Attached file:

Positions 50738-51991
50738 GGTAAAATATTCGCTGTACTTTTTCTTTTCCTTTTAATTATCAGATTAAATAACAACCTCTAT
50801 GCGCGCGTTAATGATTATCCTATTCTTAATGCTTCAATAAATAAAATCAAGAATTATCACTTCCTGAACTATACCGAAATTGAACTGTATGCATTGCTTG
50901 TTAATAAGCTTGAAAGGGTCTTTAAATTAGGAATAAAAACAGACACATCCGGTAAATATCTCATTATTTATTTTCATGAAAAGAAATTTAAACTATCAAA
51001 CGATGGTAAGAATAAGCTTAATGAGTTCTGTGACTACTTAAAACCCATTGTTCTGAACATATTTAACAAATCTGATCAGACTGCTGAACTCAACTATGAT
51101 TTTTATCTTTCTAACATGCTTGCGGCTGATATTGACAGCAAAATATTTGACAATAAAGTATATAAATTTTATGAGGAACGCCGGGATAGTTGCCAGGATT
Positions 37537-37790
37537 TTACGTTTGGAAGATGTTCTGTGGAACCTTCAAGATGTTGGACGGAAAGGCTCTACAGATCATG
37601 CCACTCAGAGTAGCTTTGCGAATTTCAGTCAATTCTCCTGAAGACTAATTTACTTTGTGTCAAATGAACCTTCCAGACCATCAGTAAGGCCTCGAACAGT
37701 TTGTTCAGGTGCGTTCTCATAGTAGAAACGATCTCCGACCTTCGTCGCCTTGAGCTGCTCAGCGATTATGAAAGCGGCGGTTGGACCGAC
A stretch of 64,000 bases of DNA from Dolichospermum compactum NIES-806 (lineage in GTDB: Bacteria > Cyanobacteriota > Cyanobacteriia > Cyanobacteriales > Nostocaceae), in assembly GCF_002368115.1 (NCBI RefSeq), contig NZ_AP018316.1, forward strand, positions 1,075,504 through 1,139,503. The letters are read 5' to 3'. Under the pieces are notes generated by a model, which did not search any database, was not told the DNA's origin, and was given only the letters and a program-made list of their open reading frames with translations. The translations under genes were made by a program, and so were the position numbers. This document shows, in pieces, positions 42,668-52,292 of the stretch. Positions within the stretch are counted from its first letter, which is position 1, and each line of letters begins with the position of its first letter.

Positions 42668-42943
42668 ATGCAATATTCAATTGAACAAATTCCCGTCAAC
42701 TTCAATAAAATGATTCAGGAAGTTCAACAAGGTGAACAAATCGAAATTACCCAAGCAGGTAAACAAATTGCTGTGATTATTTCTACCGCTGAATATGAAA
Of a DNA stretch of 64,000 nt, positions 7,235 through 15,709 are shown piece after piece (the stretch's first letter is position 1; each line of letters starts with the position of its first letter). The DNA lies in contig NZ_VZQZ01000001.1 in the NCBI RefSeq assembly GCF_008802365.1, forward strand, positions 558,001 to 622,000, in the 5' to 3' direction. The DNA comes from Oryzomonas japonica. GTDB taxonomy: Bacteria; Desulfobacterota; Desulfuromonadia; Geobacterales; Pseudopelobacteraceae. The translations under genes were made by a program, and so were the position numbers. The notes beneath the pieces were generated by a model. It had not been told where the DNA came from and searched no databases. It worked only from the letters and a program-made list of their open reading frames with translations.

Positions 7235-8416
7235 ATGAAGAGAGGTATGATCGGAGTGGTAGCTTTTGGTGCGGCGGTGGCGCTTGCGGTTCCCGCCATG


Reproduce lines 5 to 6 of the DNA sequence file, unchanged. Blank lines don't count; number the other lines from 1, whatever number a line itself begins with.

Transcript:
51001 CGATGGTAAGAATAAGCTTAATGAGTTCTGTGACTACTTAAAACCCATTGTTCTGAACATATTTAACAAATCTGATCAGACTGCTGAACTCAACTATGAT
51101 TTTTATCTTTCTAACATGCTTGCGGCTGATATTGACAGCAAAATATTTGACAATAAAGTATATAAATTTTATGAGGAACGCCGGGATAGTTGCCAGGATT